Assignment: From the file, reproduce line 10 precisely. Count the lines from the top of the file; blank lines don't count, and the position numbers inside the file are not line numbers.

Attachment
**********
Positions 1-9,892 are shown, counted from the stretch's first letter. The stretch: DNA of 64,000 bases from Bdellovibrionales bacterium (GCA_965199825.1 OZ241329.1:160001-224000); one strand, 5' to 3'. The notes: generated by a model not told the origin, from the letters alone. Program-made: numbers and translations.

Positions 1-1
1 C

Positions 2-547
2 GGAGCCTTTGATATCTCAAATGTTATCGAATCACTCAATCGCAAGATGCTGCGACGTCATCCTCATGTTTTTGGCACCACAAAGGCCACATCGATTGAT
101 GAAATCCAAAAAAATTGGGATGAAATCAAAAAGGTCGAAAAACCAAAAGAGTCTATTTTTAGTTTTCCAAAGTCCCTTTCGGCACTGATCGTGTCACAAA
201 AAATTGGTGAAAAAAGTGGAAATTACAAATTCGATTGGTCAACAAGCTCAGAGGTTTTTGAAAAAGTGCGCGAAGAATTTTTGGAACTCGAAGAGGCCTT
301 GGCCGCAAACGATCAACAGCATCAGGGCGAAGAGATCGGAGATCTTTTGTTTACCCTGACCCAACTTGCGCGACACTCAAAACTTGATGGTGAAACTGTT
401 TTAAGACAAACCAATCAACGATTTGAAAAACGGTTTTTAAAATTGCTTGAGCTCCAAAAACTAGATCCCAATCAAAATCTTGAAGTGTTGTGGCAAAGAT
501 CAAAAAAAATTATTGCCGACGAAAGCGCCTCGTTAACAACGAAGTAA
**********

501 CAAAAAAAATTATTGCCGACGAAAGCGCCTCGTTAACAACGAAGTAA